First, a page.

Class of 2014 forward Zylan Cheatham is set to make his college decision in the next week or so. He has lowered his choices down to a final three: San Diego State, New Mexico, and Washington. He was previously considering Memphis and Arizona State before cutting down the list. As of now it doesn’t appear that any of the three schools has a significant advantage. No fanbase should be surprised if Cheatham appears in their team’s jersey next November, but no fanbase should be confident that he’ll choose their school.
It’s easy to see why the 6’7″ 200-pound senior from South Mountain High School in Phoenix is struggling to make his decision. Any of the three schools would be a great fit. All three are programs that lack a ton of flash or a blue-blooded history, but all three have also shown a tendency to send players to the NBA on a consistent basis. San Diego State in particular has been built into a great program with a rabid fanbase (and homecourt advantage). On the recruiting front they have already put together what could be a program altering class. After years of doing more with less talent, high-level recruits like Kevin Zabo, Trey Kell, and Malik Pope are already committed. Pope in particular was considered a five-star talent before a broken leg derailed his season. Add Cheatham into that equation and San Diego State would be locked and loaded for the best run in program history.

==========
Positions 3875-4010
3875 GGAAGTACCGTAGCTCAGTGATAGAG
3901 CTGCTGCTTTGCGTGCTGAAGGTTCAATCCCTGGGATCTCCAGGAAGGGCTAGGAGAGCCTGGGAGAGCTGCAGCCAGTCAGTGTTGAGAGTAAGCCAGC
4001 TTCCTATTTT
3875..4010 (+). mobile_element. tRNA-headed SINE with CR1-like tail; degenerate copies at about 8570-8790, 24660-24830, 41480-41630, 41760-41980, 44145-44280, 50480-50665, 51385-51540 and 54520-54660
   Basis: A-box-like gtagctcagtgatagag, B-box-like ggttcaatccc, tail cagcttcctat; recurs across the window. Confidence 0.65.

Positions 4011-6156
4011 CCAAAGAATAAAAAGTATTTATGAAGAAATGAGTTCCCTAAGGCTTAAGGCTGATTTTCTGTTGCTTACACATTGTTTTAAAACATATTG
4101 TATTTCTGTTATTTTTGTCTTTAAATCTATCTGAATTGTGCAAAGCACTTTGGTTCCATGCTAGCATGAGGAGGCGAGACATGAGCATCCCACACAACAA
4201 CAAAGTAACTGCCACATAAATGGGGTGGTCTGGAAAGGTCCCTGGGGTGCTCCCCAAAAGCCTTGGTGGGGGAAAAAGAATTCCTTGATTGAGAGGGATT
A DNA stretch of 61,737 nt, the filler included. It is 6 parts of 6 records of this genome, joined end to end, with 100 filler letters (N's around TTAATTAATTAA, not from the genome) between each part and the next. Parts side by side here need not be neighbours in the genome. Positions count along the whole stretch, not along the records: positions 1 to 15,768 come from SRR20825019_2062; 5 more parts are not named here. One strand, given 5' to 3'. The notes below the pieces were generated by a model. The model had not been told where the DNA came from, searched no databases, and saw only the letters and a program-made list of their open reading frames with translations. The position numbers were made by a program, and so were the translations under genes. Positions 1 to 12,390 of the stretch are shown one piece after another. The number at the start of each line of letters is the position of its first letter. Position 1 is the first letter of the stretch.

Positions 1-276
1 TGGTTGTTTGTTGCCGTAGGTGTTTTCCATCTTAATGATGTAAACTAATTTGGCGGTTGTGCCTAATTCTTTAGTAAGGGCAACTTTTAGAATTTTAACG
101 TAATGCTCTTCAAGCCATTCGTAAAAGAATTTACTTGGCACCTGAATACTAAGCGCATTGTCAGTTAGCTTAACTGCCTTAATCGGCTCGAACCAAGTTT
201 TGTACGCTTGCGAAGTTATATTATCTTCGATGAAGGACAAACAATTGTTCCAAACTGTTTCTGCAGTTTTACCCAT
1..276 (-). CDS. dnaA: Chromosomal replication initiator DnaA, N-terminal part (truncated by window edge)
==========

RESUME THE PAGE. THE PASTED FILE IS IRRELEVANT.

New Mexico almost seems to be playing the role of the hometown school, despite Cheatham hailing from Arizona. They have been in on his recruiting for a long time, and Cheatham raved on twitter about how well he was treated during his recent visit. He also knows that even compared to SDSU or Washington, his commitment would be seen as extra important, and his chances of immediate contribution would be even higher.
As for Washington, it’s his relationship with Coach Romar that is deemed most key. As is often the case for other recruits, Cheatham wants to play for Romar, and he has surely been sold on Washington’s history of sending players of all types straight to the NBA. A bouncy finisher and an aggressive shot-blocker and rebounder, Cheatham’s value to Washington is obvious. Likely to play power forward for Romar, he would fit perfectly in a system that values attacking speed on offense and intense pressure on defense.
Unanimously rated as a four-star prospect, Cheatham would be the highest-rated member of Washington’s Class of 2014. Already in the fold are power forward Tristan Etienne of Canada and small forward Donaven Dorsey of Lacey, WA.
As stated before, it’s almost foolish to try to predict Cheatham’s decision. It really does look like a three-way tie at this point, and even a commitment wouldn’t be final until a letter of intent is signed. Washington fans have reason to be hopeful, but should also prepare themselves for disappointment, as New Mexico and San Diego State fans have just as much reason for optimism.